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Dubois Theory Of Double Consciousness

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During the course of my studies, I’ve learned so many things about our people. I’ve learned about some of our greatest scholars, such as W.E.B. Dubois. I’ve learned how African-Americans such as Fannie Lou Hamer fought for voting rights through Freedom Summer. I’ve learned about powerful ancient African civilizations, such as the Axum Empire. I’ve also learned how hard our ancestors fought so that I could be educated about our history in school. Being educated about our history has given me a stronger sense of pride in being African-American. I want to share some of what I’ve learned with you, so that you will know the incredible things we have achieved as a people. One of the most important black figures…show more content…
He claimed that although slavery was over, African-Americans were not treated as full and equal citizens. Dubois developed the theory of double consciousness to explain the social divisions that exist in America. Double consciousness describes the feeling that your identity is divided into several parts, making it difficult to develop a coherent identity. Dubois discussed this within the context of being black in America. He asserted that because of the exploitive relationship that black people have had with America, African-Americans struggle to reconcile these two cultures that compose their identity. He describes the “veil” that has been put over African-Americans, so that others do not see them as they are, but only through the lens of racial prejudice. The pervasive racism in American culture can cause African-Americans to internalize their own oppression. This leads to the sensation of double consciousness, which Dubois describes as “the sense of always looking at one’s self through the eyes of others, of measuring one’s soul by the tape of a world that looks on in amused contempt and pity“ (DuBois). This experience is demoralizing to African-Americans, causing their self-image to be distorted by the racist perceptions of whites. This issue is ever-present in American…show more content…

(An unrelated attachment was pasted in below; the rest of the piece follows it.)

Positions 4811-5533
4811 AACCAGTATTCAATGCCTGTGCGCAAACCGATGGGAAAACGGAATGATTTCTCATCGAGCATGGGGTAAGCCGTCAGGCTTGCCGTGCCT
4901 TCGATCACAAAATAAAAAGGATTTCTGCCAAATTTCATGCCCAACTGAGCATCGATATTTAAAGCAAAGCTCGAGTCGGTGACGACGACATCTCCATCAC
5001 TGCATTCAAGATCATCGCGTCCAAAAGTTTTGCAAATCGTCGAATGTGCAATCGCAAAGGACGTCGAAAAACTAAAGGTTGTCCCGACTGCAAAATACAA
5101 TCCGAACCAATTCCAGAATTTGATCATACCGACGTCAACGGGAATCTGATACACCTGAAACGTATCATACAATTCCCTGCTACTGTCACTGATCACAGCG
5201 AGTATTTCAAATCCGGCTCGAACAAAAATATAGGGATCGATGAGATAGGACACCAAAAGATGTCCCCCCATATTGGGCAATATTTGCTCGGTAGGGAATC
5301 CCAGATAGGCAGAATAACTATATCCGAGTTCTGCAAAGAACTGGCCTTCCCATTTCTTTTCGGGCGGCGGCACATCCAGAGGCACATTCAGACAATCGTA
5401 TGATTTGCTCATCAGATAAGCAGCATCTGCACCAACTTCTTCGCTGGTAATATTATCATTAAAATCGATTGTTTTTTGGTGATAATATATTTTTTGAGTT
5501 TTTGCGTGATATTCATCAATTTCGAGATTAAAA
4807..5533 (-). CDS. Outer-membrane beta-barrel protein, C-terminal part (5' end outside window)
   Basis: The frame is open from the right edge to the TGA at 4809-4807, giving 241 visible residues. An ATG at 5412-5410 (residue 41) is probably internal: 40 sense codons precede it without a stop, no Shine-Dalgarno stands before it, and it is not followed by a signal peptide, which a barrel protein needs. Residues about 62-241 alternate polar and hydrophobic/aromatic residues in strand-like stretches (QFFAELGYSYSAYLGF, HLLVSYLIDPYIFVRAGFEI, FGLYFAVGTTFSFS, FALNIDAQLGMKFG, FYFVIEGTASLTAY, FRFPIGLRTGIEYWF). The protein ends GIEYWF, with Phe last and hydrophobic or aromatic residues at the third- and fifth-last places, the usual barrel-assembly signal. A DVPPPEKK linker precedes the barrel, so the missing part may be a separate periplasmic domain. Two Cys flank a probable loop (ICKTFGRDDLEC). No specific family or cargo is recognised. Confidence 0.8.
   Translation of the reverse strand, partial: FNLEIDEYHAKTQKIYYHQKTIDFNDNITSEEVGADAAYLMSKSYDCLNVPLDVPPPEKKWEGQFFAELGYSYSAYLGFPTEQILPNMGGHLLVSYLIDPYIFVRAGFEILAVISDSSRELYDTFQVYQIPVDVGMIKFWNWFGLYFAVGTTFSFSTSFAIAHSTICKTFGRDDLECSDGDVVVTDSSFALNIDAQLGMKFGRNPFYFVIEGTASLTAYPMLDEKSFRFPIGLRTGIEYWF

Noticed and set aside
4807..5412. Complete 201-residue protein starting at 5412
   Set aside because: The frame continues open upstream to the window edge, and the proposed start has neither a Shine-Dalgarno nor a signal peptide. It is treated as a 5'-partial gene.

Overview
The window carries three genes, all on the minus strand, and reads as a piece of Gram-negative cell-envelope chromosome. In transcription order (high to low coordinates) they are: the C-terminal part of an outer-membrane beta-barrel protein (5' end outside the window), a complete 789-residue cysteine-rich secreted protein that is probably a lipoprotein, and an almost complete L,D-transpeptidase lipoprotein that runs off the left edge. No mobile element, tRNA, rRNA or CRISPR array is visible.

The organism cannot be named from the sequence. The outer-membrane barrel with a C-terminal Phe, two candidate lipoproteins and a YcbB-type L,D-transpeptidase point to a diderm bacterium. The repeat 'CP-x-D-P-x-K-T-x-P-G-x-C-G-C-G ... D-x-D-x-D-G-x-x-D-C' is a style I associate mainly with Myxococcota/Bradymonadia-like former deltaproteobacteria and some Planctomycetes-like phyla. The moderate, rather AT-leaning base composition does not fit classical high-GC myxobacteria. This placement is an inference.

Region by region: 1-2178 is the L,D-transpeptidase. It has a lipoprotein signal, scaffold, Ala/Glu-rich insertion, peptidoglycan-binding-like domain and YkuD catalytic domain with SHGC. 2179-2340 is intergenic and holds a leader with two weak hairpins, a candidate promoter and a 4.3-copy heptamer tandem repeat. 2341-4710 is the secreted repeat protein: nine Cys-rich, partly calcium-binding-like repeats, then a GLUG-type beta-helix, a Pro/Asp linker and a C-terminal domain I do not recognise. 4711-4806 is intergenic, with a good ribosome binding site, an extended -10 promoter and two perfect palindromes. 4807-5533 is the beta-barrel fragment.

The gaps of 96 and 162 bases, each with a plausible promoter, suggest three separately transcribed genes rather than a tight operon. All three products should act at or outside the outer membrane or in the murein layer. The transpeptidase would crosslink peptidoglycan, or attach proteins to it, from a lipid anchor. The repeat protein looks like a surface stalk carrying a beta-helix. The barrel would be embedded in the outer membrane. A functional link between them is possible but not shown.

Like everything we’ve gotten in this country, it was not without a fight. Many young people organized, campaigned, and protested to establish the institutions we have today. The establishment of African-American studies programs was born out of the Black Studies movement. During the 1960s, black students at predominantly white institutions began to organize and demand that black studies curricula be instituted and that black faculty be hired. This movement led to the formation of programs, departments, and institutes, and centers at American colleges that we benefit from